LRS ‘Port Dogs’ form wing’s first Aerial Port Flight
By Capt. Alyson Teeter, 129th Rescue Wing Public Affairs
/ Published January 14, 2009
MOFFETT FEDERAL AIRFIELD, Calif. -- The 129th Logistics Readiness Squadron's Aerial Port Flight stood up here Nov. 1, 2008, effectively transforming the way the wing deploys Airmen at home and abroad.
129th Aerial Port personnel, also known as "Port Dogs," are specialized Airmen trained to manage in-transit passenger and cargo movements for state directed missions and AEF deployments, redeployments, and exercises. In the past LRS tasked personnel from various squadrons and diverse career fields to help process equipment through the Cargo Deployment Function.
The National Guard Bureau redistributed Aerial Port resources from Air Mobility Command so that flights could be formed at all units, according to Capt. Al Yeh, Logistics Readiness Squadron Operations Officer. Like the 129th, Air Guard units now have a streamlined, specialized, and global deployment capability.
The LRS Traffic Management Flight spearheaded the conversion. To quickly get the flight up and running, LRS personnel recruited aerial porters from active duty, reserve and guard units, in addition to bringing in several future recruits scheduled for basic training and technical school.
"We now have seasoned professionals that have loaded planes from all over the world," said Senior Master Sgt. Darryl Dyson, 129th Aerial Port Flight Superintendent. "These Port Dogs are professional and well-motivated, and have stepped up to the plate every time to support our search and rescue mission."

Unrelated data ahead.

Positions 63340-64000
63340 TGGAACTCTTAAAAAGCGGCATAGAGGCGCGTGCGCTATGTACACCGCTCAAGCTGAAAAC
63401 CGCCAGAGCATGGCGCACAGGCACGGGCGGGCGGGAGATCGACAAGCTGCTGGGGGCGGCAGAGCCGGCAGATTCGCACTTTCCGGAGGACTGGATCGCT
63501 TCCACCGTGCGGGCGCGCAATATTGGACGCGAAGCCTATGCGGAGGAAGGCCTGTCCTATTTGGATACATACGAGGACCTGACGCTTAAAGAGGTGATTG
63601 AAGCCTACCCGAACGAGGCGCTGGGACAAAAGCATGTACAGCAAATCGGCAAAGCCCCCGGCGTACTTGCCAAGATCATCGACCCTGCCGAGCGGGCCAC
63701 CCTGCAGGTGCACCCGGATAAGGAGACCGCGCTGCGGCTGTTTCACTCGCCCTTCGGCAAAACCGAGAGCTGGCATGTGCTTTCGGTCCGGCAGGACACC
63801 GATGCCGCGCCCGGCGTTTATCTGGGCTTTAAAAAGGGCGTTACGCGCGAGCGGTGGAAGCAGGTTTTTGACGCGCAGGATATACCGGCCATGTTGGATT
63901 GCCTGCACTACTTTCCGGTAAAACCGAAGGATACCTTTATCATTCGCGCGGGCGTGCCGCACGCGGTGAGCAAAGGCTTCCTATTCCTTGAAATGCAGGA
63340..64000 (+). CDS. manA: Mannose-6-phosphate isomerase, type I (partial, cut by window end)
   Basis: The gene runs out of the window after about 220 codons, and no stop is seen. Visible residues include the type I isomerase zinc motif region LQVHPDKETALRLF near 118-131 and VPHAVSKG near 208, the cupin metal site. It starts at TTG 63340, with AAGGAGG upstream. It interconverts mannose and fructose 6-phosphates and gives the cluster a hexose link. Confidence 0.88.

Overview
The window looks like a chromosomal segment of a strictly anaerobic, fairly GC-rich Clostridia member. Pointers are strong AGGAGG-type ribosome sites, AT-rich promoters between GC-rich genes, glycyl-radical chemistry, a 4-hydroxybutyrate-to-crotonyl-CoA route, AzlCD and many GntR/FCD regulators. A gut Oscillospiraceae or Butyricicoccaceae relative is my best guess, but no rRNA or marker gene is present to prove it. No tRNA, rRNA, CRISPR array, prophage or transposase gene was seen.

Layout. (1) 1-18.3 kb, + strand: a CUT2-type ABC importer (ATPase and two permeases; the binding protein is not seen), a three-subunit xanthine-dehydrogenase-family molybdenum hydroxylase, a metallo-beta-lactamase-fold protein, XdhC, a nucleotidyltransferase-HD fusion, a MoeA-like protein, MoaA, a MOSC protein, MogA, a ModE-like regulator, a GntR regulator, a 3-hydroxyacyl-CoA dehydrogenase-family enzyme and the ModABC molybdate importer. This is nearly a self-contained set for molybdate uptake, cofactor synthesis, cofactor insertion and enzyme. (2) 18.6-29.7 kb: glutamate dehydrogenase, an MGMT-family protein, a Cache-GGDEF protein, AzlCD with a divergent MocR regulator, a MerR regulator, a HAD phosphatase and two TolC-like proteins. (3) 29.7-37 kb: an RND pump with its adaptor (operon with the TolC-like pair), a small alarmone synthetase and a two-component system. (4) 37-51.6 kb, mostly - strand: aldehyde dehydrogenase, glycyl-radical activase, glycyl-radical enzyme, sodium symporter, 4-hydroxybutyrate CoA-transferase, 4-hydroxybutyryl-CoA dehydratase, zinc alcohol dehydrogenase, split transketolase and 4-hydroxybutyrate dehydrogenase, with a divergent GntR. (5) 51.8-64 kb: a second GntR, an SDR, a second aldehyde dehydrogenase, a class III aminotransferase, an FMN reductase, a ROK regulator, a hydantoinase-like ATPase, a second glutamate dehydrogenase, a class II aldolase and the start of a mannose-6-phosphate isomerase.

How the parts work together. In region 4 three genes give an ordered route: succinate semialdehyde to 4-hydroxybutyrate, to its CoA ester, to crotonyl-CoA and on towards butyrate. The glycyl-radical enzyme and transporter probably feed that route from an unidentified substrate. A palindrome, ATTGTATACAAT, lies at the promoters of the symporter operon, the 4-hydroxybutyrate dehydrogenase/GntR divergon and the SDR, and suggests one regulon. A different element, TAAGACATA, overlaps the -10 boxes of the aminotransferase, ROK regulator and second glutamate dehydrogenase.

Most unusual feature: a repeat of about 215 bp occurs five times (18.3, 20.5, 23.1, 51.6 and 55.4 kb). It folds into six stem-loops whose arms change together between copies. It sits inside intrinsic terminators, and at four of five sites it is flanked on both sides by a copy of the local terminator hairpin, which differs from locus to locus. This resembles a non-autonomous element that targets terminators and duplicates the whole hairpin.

Aerial porters play multiple roles during a deployment. Port Dogs form into pre-deployment Tiger Teams to help assist units during pallet build-up. After the cargo is palletized, they perform joint inspections with each unit to ensure safe and secure air worthiness.
"Once our flight is fully formed and trained, teams can also deploy with the unit into theater to form a Redeployment Action Team," Sergeant Dyson added.
Deploying trained aerial porters is an added benefit because the unit coordinates with joint and civilian agencies during deployments and exercises, Captain Yeh said. "The aerial porters can speak the same language with the joint personnel and can more easily integrate and work together than in the past."
Besides processing cargo, the APF has two other key responsibilities: managing the passenger terminal and Air Terminal Ops Center. The passenger terminal function supports the military support flight with processing Airmen through the Personnel Deployment Function.
The ATOC consists of several unique functional areas working together to timely coordinate each step of moving people and cargo into and out of the base. There are multiple elements to the center's mission, ranging from loading, unloading and manifesting cargo and equipment, to ensuring that each person and item is tracked during the travel process.
Even though the Port Dogs are experts in deploying cargo and personnel, deployments remain a team effort within the wing.
"Units are still responsible for ensuring that both passengers and cargo are ready to deploy," Captain Yeh said. "Unit Deployment Managers and Cargo Increment Monitors are still critical to the deployment process."
At the time of publication, the flight was looking for 10 more Port Dogs to round out the 25-person flight. If interested in joining, contact Captain Yeh or Sergeant Dyson.